“We will be making an announcement that will ensure that some of those medicines are funded this year,” she said.

Woods questioned if that would mean funding for the drugs this year, and Willis agreed.

Under questioning from Edmonds she said expressed confidence that the government would find the money, noting the government had already approved health funding from the 2025 and 2026 Budgets.

“As the member says, budgets are about priorities – and we are confident that, because this policy is a priority, we can and will fund it.”

She later told reporters at Parliament the word “some” was “just a use of a word, we will be funding the 13 medicines, we’ve made that commitment, we’ll be making announcements on it shortly”.

When pressed, however, she would not confirm whether that meant all 13 specific drugs listed in National’s policy would be funded and available before 2025.

“We’ll make a full announcement with the details of how drugs will be accessed and what dates in due course. I’m not making that announcement today.”

She also refused to shed light on how exactly the drugs would be funded.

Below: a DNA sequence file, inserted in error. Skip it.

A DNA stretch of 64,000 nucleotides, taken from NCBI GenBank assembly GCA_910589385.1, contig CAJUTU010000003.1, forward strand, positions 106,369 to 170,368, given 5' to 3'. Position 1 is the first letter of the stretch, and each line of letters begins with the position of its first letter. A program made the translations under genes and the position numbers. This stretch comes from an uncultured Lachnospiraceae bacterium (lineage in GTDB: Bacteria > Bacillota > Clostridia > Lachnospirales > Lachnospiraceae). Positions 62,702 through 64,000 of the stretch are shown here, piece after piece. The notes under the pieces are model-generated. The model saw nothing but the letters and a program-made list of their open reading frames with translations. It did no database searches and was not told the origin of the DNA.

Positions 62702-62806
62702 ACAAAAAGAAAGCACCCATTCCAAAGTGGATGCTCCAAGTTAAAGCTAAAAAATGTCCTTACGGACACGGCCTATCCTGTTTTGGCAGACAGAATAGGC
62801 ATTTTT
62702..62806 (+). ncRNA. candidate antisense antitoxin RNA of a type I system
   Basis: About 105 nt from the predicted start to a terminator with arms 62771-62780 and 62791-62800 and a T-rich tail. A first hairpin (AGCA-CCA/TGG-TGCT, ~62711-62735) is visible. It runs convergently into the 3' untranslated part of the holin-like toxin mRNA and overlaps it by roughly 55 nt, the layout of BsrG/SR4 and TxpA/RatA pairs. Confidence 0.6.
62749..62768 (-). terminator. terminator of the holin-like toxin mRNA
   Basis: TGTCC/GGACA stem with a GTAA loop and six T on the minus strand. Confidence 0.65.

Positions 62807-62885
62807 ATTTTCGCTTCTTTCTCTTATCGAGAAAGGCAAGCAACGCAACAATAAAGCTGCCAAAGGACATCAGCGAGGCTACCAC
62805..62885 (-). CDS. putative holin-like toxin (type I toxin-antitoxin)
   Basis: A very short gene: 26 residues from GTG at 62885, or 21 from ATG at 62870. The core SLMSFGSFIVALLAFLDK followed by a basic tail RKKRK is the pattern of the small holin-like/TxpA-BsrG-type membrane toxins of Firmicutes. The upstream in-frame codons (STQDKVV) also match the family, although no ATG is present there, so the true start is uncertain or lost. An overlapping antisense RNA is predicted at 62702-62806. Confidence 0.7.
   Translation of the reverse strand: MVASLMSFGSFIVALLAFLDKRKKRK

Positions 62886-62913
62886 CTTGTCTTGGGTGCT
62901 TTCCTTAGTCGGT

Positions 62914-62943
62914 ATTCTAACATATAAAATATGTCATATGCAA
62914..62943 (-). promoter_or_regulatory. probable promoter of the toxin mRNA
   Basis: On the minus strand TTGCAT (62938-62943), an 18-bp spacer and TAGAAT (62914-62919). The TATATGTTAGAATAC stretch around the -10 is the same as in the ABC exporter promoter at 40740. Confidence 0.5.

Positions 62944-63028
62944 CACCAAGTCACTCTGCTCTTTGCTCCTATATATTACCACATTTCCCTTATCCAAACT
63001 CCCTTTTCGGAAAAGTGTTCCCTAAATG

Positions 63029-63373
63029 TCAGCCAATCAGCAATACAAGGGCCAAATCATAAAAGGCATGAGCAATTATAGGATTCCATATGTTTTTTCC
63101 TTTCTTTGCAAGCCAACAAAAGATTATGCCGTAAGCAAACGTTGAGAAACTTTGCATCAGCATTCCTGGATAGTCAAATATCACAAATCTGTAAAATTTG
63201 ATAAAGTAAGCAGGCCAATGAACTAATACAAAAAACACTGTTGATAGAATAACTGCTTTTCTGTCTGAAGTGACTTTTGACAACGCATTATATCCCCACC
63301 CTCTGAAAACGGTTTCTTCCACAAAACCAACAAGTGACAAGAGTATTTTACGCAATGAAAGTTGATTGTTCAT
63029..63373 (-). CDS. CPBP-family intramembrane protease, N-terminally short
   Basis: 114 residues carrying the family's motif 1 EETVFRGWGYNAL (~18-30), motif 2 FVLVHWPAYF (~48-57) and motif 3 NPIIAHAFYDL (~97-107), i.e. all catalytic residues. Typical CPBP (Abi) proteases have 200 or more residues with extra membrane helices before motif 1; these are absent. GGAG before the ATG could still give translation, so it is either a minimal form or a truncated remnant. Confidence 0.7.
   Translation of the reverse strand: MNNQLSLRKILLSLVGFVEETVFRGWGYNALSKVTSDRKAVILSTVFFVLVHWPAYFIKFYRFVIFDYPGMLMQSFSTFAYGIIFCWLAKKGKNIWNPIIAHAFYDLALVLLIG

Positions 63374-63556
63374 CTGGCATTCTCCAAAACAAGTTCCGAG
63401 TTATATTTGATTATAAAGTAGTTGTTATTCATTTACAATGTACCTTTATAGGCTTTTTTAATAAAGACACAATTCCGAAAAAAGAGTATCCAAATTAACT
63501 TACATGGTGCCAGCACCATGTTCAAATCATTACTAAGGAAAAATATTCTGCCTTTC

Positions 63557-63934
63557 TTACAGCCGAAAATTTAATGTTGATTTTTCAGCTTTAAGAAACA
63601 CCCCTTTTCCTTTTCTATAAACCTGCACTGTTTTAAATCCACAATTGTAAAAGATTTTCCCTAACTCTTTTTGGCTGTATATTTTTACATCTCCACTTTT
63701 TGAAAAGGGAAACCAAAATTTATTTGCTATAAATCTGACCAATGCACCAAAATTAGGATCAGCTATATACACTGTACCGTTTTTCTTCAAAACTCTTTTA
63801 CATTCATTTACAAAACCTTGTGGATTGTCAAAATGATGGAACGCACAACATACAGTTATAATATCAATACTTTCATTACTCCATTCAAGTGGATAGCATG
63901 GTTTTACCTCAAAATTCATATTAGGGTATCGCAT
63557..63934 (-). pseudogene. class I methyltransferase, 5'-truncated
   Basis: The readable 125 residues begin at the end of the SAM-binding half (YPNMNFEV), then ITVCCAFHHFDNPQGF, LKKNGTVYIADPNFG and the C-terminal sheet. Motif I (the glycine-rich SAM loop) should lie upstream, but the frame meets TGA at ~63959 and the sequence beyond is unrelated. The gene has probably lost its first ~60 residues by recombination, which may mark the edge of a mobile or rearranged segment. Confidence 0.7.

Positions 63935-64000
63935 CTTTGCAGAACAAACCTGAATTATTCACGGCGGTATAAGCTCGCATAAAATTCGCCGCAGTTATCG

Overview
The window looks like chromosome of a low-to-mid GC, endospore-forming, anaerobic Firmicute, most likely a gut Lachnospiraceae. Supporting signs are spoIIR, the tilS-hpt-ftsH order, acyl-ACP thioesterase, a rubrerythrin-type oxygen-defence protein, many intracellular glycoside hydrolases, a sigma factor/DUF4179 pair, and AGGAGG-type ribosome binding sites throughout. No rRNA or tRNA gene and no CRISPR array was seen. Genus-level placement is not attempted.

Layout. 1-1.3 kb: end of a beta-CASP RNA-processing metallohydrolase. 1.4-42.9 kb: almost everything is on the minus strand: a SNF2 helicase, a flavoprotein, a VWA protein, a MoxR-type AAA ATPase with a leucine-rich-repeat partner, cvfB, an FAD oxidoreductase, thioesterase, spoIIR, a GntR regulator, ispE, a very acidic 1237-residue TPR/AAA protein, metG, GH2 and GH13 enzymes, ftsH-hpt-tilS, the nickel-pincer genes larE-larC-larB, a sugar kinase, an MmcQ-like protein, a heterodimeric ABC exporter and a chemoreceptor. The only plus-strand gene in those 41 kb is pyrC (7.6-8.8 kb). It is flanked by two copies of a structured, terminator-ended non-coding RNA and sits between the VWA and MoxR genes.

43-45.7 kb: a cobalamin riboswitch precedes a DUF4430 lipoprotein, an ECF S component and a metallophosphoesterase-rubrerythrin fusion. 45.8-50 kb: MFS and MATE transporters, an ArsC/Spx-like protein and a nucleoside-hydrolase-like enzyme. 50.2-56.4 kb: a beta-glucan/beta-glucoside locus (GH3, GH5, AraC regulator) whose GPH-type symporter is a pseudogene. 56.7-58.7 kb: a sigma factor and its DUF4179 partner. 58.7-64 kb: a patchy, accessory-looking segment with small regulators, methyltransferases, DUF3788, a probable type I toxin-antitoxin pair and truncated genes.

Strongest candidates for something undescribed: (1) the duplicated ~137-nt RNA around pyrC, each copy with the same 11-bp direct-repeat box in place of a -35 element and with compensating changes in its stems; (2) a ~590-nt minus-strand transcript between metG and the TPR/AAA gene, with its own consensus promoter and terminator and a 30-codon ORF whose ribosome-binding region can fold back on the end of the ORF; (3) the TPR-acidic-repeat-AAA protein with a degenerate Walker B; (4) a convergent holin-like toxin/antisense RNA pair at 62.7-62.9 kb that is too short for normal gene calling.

Climate change

Swarbrick focused in on the Budget and its effect on climate change, asking how Williis could account for the $700m her Budget assumed would be coming from Emissions Trading Scheme revenue when today’s unit auction appeared likely to fail.

Swarbrick highlighted that at an expected $58 price point they would fall short of the $60 lower limit at which the units would be permitted to sell, and asked what would happen if the units failed to sell, but Willis said she was “not going to go into a hypothetical”.

“We have a requirement for approximately $2.9b in terms of your numbers stacking up here for revenue from the emissions trading scheme,” Swarbrick said, “but you’ve also have presented a Budget which cuts approximately $15m from market governance and integrity of the emissions trading scheme, so I’m wondering if you could help us reconcile those things”.

“It is very important … that I not in any way influence auction behaviour,” she said. “We want it to be a functional, effective, reliable market.”